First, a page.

Association between GERD-related erosive esophagitis and obesity.
ABSTRACT To date, many studies have reported on the association of obesity with gastroesophageal reflux disease (GERD), although none of these have been systematic. In light of this, we conducted this study to examine the association of obesity and GERD.
A total of 3363 patients underwent gastroscopy at Hanyang University Health Promotion Center. Among these patients, we prospectively examined patients who were diagnosed with GERD-related erosive esophagitis on endoscopy.
Multivariate analysis showed that the significant risk factors were waist-to-hip ratio (WHR), hiatal hernia, body mass index (BMI), and smoking. As compared with patients who had a WHR less than 0.8, the multivariate odds ratio for erosive esophagitis were 4.055 for a WHR more than 1.0 and 2.316 for a WHR of 0.8 to 1.0. As compared with patients who had a BMI of 20 to 22.5, the multivariate odds ratio for erosive esophagitis was 3.308 (95% confidence interval, 1.792 to 6.107) for a BMI greater than 30.
Obesity, especially abdominal obesity, was the significant risk factor for erosive esophagitis.
- SourceAvailable from: PubMed CentralJournal of neurogastroenterology and motility 03/2015; 21(2):145-6. DOI:10.5056/jnm15029 · 2.70 Impact Factor
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ABSTRACT: Introduction: Risk factors and precipitants of gastro-oesophageal disease (GERD) differ widely in communities. We conducted an observational study to describe these risks, precipitants and clinical presentation of GERD patients at Kilimanjaro Christian Medical Centre (KCMC) in Tanzania. Methods: We consecutively recruited 92 GERD patients who were referred for endoscopy at KCMC from March to November 2008. By using structured questionnaire we enquired: risk factors, precipitants, symptoms of GERD and upper gastrointestinal endoscopic findings. Results: The mean (± SD) age of the study population was 47.32 (±17) years. Reported symptoms included water brash (37%), dyspepsia (6%), chronic cough (11%) and hemoptysis (5%). More than half (56%) of the patients surveyed identified food precipitants for their GERD symptoms. Triggers of GERD symptoms were boiled beans 19%, spicy food 11%, sour/fermented meals 10%, roasted tomato 9%, silver cyprinid fish (dagaa) 5%,beans with cooked green banana (matoke) 2% and fermented milk 1%. Most of the studied patients had normal body mass index (52%), and 25% admitted to be consuming alcohol though they didn’t associate it with their GERD symptoms. The most common endoscopy finding was ‘loose lower oesophageal sphincter (85%). Conclusion: Most GERD patients referred for endoscopy at KCMC were found to have water brash and ‘loose lower oesophageal sphincter’ as described by endoscopists to denote mechanical abnormality of the lower oesophageal sphincter.10/2014; 19(119). DOI:10.11604/pamj.2014.19.119.3575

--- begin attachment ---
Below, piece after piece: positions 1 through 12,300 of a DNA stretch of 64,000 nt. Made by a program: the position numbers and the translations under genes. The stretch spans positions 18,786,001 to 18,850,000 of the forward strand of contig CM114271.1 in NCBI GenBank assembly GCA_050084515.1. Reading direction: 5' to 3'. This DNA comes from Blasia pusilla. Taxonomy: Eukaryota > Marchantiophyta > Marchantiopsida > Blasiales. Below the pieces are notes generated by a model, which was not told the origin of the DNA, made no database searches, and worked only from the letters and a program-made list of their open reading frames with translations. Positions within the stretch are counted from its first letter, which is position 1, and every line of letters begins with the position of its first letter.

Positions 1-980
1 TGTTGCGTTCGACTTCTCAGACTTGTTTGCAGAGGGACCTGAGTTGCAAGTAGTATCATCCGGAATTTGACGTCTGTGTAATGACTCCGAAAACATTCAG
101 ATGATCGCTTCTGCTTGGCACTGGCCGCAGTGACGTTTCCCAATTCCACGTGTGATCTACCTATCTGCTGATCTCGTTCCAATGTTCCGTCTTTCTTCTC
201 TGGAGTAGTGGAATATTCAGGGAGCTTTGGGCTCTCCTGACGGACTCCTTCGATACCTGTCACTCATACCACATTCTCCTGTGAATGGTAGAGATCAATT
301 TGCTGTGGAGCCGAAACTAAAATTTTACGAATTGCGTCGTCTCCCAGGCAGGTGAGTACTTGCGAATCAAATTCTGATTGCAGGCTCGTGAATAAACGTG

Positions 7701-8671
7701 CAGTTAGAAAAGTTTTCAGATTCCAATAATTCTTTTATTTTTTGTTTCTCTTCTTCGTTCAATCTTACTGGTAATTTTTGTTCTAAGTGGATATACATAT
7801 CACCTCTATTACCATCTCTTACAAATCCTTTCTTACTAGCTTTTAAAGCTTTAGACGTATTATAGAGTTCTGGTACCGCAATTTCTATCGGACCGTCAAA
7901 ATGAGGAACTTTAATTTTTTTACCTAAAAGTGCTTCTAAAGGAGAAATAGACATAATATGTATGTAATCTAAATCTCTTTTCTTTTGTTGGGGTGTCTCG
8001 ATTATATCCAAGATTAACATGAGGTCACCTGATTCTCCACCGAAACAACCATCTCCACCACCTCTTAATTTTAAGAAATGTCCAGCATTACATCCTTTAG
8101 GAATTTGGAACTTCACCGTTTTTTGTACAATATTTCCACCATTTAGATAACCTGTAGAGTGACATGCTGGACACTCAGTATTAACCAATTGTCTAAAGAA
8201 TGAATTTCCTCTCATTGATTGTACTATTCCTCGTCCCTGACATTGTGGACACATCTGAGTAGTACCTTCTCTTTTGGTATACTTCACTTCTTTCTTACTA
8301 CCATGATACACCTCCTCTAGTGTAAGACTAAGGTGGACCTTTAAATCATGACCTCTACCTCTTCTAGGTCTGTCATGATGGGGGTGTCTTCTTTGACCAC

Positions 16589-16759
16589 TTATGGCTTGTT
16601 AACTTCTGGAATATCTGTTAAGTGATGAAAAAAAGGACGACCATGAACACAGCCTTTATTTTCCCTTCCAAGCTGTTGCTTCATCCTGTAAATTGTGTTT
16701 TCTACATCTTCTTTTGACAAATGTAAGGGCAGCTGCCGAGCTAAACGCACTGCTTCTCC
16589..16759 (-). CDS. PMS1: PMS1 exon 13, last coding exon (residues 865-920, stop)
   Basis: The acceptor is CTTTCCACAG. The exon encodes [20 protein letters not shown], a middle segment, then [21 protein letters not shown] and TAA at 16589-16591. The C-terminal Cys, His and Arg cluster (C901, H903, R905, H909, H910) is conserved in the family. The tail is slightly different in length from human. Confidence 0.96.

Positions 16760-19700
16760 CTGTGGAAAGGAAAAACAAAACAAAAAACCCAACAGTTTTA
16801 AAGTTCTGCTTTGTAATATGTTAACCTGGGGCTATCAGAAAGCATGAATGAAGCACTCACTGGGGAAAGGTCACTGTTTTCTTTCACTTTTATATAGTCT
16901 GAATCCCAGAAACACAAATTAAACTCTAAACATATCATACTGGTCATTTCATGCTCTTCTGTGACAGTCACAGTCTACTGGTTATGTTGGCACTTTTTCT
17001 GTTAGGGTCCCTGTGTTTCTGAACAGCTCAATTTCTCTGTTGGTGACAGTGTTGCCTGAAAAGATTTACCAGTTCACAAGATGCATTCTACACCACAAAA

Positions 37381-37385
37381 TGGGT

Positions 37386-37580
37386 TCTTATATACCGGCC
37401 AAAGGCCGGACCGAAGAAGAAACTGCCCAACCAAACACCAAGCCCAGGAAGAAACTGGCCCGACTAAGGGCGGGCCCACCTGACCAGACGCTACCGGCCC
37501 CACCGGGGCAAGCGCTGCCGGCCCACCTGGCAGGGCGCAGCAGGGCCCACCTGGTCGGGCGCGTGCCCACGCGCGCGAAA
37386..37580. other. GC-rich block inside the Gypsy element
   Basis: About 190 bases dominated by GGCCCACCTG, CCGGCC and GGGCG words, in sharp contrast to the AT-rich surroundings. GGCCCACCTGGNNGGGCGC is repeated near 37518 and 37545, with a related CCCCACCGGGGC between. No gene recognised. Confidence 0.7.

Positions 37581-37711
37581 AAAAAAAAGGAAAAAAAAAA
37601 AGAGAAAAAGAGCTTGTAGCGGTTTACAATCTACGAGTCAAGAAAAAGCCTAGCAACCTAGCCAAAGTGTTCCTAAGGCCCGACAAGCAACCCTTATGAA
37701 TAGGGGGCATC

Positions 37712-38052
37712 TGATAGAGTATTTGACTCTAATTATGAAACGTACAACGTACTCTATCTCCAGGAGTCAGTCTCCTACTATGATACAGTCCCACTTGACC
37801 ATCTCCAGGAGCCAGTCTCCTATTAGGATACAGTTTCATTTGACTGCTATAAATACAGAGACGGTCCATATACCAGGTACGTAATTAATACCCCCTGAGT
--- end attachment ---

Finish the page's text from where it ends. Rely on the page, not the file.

Article: Obesity and GERD.[Show abstract] [Hide abstract]
ABSTRACT: Epidemiologic data have demonstrated that obesity is an important risk factor for the development of gastroesophageal reflux disease (GERD). There is also accumulating data that obesity is associated with complications related to longstanding reflux such as erosive esophagitis, Barrett esophagus, and esophageal adenocarcinoma. Central obesity, rather than body mass index, appears to be more closely associated with these complications. Surgical data are confounded by the concomitant repair of prevalent hiatal hernias in many patients.Gastroenterology clinics of North America 03/2014; 43(1):161-173. DOI:10.1016/j.gtc.2013.11.009 · 1.92 Impact Factor